Elsberry FFA Emphasizes Diverse Ag Experiences
October 1, 2022
Written By Neal Fandek
“There’s a little bit of everything for any type of personality or interest group,” ag teacher Sarah Ray said of the Elsberry (Mo.) FFA Chapter, which she leads with Jason Vandivort. That may be an understatement.
Elsberry FFA students have one of the widest ranges of hands-on learning opportunities, which results in a broad scope of products and services.
There’s the fresh-picked corn, $5 a dozen. Benches and cornhole boards for sale in fundraisers. Carnivals and catered events ranging from poker runs and fish fries. Quilts and wreaths. Lemon and coconut meringue pies. Spider plants and dragon wing begonias nurtured in greenhouses.
Then there are the first-place wins in entomology, food science, fruit production and more at the state and other fairs in recent years. The students who show their prize hogs, lambs, Suffolk ewes, rams and goats have their own trailers to stay at the fairs. They don’t have to buy or rent grooming chutes, trimming stands, blowers and clippers, either; the chapter owns these.
Ray and Vandivort provide courses in exploratory ag, ag power implements and construction, ag structures, horticulture, ag science, ag business for personal finance credit, food science, and veterinary science. This leads to unique, once-in-a-lifetime educational trips both domestically and internationally.
The chapter recently completed an East Coast road trip covering over 3,000 miles. They have also toured coffee plantations, a Dole plantation and a macadamia nut farm in Hawaii. They have gone on ag-focused trips to Costa Rica and Panama. They have visited the late Queen of England’s herd of cattle at her Windsor estate and a French farm with its own vending machines. Speaking of fairs, they helped show English dairy goats at the Royal Cheshire County Show in Cheshire, England, reputedly the world’s oldest fair. Students who can’t afford these trips on their own work for the chapter’s catering business to earn the funds.
“From trapshooting to catering for fundraising to international travel and our show team, there is very little we don’t offer,” Ray said. “We have such a diverse group! And they’ll try just about anything. Some are not farm kids, but they’ll jump in and work. We have a very diverse group of students interested in doing many things, and very rarely do we present something to the students, and they say no.”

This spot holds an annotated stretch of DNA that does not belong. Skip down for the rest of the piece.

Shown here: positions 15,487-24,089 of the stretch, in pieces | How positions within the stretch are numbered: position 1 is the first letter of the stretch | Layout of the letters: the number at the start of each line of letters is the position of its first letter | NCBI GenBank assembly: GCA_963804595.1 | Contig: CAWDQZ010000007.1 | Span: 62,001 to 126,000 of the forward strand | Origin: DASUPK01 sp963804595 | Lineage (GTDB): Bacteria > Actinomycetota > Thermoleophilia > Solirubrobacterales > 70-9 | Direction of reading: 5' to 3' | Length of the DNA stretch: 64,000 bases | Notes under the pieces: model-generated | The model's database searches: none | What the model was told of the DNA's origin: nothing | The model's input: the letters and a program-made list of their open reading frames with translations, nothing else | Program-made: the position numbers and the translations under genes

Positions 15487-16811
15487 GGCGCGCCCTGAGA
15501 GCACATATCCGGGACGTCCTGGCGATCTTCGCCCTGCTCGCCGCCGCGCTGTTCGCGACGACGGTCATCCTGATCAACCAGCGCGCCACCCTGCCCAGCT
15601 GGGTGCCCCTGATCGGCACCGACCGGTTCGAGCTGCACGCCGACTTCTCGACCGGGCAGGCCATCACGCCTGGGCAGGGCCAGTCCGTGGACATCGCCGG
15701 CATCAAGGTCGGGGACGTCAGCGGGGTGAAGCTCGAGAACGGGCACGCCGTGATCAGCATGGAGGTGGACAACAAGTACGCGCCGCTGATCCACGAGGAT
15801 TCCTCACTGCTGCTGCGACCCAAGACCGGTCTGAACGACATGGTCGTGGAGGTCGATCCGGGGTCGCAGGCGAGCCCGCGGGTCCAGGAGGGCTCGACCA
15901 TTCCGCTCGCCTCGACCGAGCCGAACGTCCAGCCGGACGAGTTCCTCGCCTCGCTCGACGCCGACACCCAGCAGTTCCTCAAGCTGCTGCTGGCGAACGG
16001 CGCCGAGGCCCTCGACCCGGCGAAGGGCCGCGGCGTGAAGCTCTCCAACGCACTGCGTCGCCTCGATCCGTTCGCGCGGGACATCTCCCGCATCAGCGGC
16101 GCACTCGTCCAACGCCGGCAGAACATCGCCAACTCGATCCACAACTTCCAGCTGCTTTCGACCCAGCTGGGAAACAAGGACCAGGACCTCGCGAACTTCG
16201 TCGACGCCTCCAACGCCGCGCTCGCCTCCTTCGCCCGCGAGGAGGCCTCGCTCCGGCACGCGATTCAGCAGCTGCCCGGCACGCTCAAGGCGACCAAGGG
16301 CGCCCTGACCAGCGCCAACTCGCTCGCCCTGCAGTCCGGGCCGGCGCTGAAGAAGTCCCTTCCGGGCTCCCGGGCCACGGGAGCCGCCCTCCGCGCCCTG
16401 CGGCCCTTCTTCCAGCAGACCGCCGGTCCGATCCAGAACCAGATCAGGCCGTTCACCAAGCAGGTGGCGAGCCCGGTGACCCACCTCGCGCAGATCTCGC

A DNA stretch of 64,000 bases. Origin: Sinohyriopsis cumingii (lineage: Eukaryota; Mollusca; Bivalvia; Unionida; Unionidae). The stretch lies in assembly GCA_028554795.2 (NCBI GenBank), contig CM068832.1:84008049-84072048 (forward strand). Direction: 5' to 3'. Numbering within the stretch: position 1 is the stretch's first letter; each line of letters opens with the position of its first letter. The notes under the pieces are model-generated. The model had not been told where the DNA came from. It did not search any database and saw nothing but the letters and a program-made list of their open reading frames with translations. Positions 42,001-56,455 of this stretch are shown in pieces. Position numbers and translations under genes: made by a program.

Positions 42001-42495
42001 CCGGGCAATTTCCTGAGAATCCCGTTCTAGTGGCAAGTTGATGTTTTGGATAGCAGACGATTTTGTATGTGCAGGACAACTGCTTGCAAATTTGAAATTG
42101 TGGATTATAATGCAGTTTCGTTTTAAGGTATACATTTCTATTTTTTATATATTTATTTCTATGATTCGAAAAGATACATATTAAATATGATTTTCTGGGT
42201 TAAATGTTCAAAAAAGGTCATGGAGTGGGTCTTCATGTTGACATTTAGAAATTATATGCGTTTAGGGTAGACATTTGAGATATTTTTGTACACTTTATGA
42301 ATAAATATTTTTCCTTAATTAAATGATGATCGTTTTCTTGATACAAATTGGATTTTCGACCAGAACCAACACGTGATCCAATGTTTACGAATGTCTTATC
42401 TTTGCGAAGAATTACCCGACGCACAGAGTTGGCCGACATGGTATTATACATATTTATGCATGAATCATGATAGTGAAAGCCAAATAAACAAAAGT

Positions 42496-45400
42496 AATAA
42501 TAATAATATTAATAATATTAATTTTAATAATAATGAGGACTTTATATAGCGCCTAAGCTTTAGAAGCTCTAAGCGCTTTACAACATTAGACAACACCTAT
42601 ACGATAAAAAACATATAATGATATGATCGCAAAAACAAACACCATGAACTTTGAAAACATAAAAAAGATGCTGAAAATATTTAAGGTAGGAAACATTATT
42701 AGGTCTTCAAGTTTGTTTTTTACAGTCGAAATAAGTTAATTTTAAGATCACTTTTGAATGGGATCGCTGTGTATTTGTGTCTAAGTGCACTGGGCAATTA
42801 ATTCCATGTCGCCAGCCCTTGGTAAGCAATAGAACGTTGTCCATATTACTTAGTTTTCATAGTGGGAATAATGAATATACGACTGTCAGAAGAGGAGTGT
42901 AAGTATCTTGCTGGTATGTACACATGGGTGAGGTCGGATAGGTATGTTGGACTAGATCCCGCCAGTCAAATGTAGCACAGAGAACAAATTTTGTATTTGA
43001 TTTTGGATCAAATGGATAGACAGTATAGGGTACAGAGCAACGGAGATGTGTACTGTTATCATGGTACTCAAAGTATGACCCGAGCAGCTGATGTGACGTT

This combination of hands-on experience and broadened horizons saw the Elsberry FFA named an outstanding nationwide program by the National Association of Agricultural Educators a few years back. Ray was named an outstanding young teacher by the Missouri Vocational Agriculture Teachers Association last year. The program also partners with organizations ranging from St. Jude’s Hospital to the National Wild Turkey Federation to the Missouri Department of Conservation. Other partners include the Lincoln County Democrat and Republican clubs, MFA Oil and Lincoln County first responders.
Both teachers quickly credit Elsberry resident and longtime volunteer George Nieters, who oversees the catering program and helps students in the greenhouses and school farm. “George is here just as many hours as we are, and the program wouldn’t be what it is without him,” Ray said.
“Jason, Sarah and George spend a tremendous amount of time trying to provide students with opportunities through our FFA program,” said Mike Boedeker, Elsberry High School principal. “They are extremely passionate about the FFA organization and always looking for ways to support students and our community.”
Vandivort is closing in on two decades of teaching, and he’s still enthused. He says he was motivated by watching his Mountain Grove, Mo., high school ag teachers and their visible enjoyment of their work. “I truly enjoy helping others and have a passion for agriculture. I love teaching about the diversity and importance of agriculture.”
Because ag powers the world—including Costa Rica, England and eastern Missouri.
Agriculture teachers are vital to developing their students’ understanding and appreciation for the agricultural industry. In recognition of their important role, MFA Oil is profiling the amazing work ag teachers do to prepare the next generation of leaders in agriculture.